A. In this study, there was an overall perforation rate of 38.6%. Younger age, longer duration of abdominal pain, fever, muscle guarding, and elevated C-reactive protein level were significantly associated with a perforated appendicitis.
Citation: Hung MH, Lin LH, Chen DF.Clinical manifestations in children with ruptured appendicitis.Pediatr Emerg Care. 2012 May;28(5):433-5.
OBJECTIVES: Appendicitis is the most common abdominal condition leading to urgent surgery in children. With the goal of identifying signs and symptoms that will allow prompt diagnosis of rupture of the appendix and thus decrease associated morbidities, our aim was to determine factors associated with ruptured appendicitis in children diagnosed with appendicitis.
METHODS: The medical records of children aged 17 years or younger with a postoperative diagnosis of acute appendicitis treated at Cathay General Hospital, Taipei, Taiwan, from January 2002 and May 2009, were retrospectively reviewed. The patients were divided into with and without ruptured appendicitis.
RESULTS: Of the 228 patients, 140 had a postoperative pathological diagnosis of a nonperforated appendix, and 88 had a diagnosis of perforated appendix, resulting in a perforation rate of 38.6%. Younger age, longer duration of abdominal pain, fever, muscle guarding, and elevated C-reactive protein level were significantly associated with a perforated appendix.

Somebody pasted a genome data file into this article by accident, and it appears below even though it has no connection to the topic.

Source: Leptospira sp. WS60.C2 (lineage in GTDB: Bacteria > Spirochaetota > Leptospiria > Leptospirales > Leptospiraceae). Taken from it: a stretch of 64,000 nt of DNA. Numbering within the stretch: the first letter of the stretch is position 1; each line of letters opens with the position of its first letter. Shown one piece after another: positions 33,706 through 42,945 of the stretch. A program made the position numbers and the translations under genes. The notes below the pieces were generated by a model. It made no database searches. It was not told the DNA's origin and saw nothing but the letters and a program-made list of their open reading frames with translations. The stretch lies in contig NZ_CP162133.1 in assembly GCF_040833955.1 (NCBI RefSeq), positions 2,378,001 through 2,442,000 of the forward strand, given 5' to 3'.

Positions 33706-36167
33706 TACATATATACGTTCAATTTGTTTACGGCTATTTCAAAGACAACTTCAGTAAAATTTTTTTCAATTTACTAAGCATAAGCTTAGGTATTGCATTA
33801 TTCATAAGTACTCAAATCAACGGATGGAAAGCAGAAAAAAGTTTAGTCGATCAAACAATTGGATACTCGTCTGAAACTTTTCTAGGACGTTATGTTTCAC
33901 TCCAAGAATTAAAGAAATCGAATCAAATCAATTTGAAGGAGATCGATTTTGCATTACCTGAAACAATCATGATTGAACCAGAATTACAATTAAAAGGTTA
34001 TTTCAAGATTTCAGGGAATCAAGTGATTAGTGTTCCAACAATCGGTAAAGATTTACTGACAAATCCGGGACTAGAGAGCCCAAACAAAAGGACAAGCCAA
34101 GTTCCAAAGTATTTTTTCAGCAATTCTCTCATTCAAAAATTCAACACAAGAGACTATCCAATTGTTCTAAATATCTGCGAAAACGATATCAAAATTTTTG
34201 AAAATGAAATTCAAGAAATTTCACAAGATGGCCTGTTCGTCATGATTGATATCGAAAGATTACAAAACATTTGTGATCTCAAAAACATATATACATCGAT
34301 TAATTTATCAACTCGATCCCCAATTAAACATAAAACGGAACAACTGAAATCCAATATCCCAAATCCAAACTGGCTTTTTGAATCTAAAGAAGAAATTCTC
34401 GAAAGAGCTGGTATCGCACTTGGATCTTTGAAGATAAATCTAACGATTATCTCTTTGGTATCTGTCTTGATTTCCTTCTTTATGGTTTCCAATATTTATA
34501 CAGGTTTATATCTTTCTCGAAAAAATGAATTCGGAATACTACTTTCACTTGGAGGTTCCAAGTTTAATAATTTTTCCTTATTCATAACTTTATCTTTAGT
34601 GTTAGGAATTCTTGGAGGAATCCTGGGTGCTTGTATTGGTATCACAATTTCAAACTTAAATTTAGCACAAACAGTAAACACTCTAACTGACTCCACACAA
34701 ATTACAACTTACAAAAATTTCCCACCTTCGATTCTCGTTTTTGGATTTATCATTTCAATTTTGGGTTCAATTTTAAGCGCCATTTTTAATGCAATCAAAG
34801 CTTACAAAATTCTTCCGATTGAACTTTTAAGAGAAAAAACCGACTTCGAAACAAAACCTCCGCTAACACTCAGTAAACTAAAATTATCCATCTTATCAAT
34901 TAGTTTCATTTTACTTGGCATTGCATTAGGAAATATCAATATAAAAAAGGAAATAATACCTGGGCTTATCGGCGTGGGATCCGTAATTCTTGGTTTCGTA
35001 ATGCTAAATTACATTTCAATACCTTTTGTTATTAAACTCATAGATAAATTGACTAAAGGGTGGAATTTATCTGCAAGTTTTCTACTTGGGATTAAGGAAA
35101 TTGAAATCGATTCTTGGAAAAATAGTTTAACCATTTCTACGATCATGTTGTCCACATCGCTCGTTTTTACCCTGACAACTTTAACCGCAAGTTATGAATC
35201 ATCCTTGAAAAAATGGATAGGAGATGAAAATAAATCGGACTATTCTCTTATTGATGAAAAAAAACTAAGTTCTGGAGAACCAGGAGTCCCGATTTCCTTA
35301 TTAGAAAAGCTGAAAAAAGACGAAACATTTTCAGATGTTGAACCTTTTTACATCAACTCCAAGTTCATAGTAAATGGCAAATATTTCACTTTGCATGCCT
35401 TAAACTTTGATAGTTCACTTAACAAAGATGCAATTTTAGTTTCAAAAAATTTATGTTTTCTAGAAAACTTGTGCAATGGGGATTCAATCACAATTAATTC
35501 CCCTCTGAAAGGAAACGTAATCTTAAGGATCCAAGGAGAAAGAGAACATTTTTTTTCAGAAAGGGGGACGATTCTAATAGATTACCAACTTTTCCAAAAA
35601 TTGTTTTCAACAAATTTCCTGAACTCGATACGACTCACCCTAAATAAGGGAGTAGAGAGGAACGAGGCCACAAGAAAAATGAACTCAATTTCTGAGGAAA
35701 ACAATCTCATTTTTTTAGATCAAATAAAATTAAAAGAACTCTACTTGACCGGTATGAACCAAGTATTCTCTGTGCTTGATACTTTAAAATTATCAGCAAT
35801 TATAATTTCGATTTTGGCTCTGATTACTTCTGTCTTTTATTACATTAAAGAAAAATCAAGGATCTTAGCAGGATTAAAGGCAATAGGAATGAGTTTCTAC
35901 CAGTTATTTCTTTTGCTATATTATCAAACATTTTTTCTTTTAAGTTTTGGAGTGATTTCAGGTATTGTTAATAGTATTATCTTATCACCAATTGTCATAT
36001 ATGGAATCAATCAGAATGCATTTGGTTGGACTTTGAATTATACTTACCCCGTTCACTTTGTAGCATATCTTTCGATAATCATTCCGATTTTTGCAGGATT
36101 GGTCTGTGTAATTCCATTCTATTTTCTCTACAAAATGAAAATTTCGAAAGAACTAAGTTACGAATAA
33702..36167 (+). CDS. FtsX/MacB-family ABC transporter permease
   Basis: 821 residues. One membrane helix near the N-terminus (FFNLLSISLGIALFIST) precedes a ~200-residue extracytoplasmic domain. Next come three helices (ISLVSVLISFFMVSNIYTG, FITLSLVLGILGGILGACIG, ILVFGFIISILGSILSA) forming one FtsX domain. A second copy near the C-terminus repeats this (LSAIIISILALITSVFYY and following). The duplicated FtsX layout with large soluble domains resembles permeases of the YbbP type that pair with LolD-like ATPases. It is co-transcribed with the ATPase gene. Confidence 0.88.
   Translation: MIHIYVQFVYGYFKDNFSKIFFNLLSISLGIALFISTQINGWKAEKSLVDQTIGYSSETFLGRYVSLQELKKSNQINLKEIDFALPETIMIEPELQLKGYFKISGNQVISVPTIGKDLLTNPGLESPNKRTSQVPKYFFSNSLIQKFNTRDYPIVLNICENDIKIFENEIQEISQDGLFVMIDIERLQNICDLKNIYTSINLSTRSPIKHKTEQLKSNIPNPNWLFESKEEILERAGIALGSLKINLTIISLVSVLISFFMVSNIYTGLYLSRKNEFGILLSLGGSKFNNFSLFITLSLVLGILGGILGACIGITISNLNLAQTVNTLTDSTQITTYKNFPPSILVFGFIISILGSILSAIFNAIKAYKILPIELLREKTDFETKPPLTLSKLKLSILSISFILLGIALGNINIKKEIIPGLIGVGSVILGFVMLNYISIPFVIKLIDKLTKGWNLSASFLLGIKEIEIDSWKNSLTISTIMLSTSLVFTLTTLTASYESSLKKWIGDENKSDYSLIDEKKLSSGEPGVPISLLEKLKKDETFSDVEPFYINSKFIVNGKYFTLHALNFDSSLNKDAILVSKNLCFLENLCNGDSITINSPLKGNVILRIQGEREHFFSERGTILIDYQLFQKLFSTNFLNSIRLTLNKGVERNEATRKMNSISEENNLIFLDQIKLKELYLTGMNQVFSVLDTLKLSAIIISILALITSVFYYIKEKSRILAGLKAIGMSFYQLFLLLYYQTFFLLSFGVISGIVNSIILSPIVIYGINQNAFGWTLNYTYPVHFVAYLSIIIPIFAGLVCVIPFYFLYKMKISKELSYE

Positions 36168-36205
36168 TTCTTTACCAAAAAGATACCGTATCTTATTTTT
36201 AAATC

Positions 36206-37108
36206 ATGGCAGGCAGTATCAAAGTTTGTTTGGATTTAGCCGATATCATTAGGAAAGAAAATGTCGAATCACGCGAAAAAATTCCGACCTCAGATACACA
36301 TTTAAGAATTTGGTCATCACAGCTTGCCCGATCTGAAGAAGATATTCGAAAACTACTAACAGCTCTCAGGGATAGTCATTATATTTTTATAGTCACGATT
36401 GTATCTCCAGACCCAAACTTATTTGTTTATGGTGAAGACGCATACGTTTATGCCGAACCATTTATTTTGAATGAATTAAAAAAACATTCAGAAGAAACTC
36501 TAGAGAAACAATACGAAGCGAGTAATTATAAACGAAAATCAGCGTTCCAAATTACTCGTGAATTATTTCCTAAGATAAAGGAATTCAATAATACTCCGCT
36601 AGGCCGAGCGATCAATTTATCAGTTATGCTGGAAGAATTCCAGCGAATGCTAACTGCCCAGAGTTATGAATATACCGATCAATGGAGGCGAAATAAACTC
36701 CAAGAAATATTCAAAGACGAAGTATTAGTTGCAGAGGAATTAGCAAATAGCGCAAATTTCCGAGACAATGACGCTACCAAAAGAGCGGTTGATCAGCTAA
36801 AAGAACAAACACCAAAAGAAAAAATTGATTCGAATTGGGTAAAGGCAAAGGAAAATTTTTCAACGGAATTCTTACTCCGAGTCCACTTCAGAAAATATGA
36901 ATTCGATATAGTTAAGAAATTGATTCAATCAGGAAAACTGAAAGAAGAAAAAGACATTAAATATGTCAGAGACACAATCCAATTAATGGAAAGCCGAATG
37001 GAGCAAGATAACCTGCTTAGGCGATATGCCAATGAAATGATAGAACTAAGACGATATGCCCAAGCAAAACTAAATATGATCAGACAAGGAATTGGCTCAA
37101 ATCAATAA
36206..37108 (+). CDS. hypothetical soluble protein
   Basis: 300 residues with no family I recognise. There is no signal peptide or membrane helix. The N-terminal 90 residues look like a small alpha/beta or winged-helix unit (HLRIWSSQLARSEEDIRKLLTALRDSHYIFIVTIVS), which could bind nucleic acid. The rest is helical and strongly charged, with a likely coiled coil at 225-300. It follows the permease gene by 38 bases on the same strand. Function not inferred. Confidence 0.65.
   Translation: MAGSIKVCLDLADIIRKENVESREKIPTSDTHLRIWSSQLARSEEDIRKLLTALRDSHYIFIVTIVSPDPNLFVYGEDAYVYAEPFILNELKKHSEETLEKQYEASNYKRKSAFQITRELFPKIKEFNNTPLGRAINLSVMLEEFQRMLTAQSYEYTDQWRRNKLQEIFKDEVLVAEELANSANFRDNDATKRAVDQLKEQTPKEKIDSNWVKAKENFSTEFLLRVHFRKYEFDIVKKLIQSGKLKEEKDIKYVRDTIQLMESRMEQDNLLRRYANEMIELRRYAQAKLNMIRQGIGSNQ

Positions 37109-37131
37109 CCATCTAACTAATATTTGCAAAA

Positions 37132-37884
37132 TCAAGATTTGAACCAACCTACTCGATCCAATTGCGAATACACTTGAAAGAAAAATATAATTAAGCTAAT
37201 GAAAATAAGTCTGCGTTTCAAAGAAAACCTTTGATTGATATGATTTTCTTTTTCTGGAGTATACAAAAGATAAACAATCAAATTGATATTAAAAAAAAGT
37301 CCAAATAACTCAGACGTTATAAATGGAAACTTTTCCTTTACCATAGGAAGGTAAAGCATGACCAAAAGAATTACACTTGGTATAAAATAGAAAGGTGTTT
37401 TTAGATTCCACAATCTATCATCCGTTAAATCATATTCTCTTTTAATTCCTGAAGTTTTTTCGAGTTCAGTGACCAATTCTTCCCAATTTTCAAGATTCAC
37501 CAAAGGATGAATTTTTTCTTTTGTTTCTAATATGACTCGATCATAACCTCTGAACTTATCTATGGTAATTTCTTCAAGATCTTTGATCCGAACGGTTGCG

CONCLUSIONS: Younger age, longer duration of abdominal pain, fever, muscle guarding, and elevated C-reactive protein level are significantly associated with a perforated appendix; these factors should be closely considered in the evaluation of individuals with suspected appendicitis
Q. Are there any clinical scoring systems that can help to improve the accuracy of diagnosing appendicitis in children?
A. Bhatt et al validated the Pediatric Appendicitis Score (PAS) and found it to be helpful in the evaluation of children with possible appendicitis. Scores of ≤4 help rule out appendicitis, while scores of ≥8 help predict appendicitis. Patients with a PAS of 5-7 may require further radiologic evaluation.
Citation: Bhatt M, Joseph L, Ducharme FM, Dougherty G, McGillivray D.Prospective validation of the pediatric appendicitis score in a Canadian pediatric emergency department.Acad Emerg Med. 2009 Jul;16(7):591-6. Epub 2009 Jun 22.
OBJECTIVES: Clinical scoring systems attempt to improve the diagnostic accuracy of pediatric appendicitis. The Pediatric Appendicitis Score (PAS) was the first score created specifically for children and showed excellent performance in the derivation study when administered by pediatric surgeons. The objective was to validate the score in a nonreferred population by emergency physicians (EPs).